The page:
Tuesday, June 15, 2010

World Cup Ramblings

All eyes are on South Africa for the World Cup soccer championships this month. I heard an announcer say that more people are watching this year's World Cup than any event in history, including the Super Bowl or the Academy Awards.

No question the opening ceremonies had the feel of Olympian production qualities and the colorful features of South African culture are coming through loud and clear.

Television coverage of the World Cup is beginning to gain a following here in the U.S., though there are still masses a bit bewildered by a game in which people run around and score only one goal in ninety minutes. No question we don't grasp how challenging it is to get that goal... I mean, these goalies are world class.

In Major League Baseball, when pitchers began dominating the game in the 60's, officials lowered the mound a half foot to help keep the game lively. When fan counts were dwindling, they made the ball a little livelier to help beef up the action a little more. (Fan counts were probably off the mark more due to all those nasty strikes than from the lack of scoring, but that's another story.)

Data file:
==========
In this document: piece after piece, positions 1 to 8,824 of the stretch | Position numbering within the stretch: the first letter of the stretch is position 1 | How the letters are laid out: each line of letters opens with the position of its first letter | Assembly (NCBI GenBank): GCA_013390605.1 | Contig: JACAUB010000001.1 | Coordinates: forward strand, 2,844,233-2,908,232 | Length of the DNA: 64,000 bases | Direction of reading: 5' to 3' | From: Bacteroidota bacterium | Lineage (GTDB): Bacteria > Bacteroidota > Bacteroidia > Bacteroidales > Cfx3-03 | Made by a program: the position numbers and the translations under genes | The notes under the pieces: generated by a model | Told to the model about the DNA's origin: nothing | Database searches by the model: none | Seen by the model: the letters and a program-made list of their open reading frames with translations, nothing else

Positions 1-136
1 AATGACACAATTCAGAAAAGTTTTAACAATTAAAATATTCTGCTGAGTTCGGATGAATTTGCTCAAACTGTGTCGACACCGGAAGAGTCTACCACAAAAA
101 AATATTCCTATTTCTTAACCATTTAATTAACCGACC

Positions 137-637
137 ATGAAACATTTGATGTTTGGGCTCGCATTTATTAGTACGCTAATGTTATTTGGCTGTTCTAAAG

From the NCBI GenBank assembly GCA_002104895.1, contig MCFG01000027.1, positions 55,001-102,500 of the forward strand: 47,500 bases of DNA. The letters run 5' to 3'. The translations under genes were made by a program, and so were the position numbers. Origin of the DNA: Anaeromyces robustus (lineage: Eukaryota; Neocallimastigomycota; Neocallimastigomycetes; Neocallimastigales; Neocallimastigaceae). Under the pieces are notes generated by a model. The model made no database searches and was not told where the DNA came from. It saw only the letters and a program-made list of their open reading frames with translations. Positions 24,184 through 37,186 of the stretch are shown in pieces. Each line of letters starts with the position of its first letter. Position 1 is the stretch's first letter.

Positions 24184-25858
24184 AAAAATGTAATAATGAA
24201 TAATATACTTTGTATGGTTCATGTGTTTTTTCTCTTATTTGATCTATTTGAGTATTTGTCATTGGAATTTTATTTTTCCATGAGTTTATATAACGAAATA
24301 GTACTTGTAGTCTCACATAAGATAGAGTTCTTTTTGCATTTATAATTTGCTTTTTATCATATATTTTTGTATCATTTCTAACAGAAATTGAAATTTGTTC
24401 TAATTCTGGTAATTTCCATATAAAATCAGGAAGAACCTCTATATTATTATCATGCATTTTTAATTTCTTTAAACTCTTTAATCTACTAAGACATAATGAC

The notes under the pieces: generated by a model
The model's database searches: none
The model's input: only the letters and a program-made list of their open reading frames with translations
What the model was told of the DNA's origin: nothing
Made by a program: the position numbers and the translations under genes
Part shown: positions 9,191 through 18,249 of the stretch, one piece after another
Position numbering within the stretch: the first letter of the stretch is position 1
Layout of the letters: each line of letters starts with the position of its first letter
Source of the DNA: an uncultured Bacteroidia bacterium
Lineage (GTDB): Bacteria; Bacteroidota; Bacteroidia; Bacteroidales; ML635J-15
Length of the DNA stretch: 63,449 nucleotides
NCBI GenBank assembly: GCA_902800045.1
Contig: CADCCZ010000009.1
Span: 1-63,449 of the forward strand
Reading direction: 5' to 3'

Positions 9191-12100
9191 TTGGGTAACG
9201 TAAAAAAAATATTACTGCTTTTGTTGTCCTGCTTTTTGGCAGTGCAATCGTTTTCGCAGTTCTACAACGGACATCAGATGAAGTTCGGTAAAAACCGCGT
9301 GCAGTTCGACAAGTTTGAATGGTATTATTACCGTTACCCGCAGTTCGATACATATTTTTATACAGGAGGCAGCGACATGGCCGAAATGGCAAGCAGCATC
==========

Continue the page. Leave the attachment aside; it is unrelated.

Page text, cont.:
So how does one beef up the scoring in World Cup soccer? Maybe goalies would have to have one arm tied behind their backs. Or, every five minutes they have to play blindfolded for one minute. Then again, why change the rules just because Americans don't appreciate the strategies and finesse with which the game is played.

When I was a kid we played baseball every day. Whiffle ball in the back yard or hardball up at the school diamond. There was always a game on. In the last twenty years I couldn't help but notice that all those baseball diamonds are empty now. How many kids even own a baseball glove these days?

My son led the way into soccer in our family. What he liked most, I think, was the flags on the soccer cards. Definitely colorful, and a great way to learn how internationally diverse the human race is.

Naturally, like many other dads, I got involved with coaching and in this manner I had to learn the rules which I'd not quite grasped the few times I played in high school gym class. What I learned this time around was how great this game really was. It's a team sport. And in addition to the skills and coordination it demands of you, it requires healthy lungs in order to play. You do a lot of running.... something on the order of seven miles a game (if you're not the goalie.) It really is a great game.

So now, in South Africa, that unlikely world stage, we watch and wait to see who, what, when and how one nation will bring home the coveted prize. If you don't understand the game, then just enjoy the colors... their bright, bold and beautiful.

Good luck to all the underdogs!

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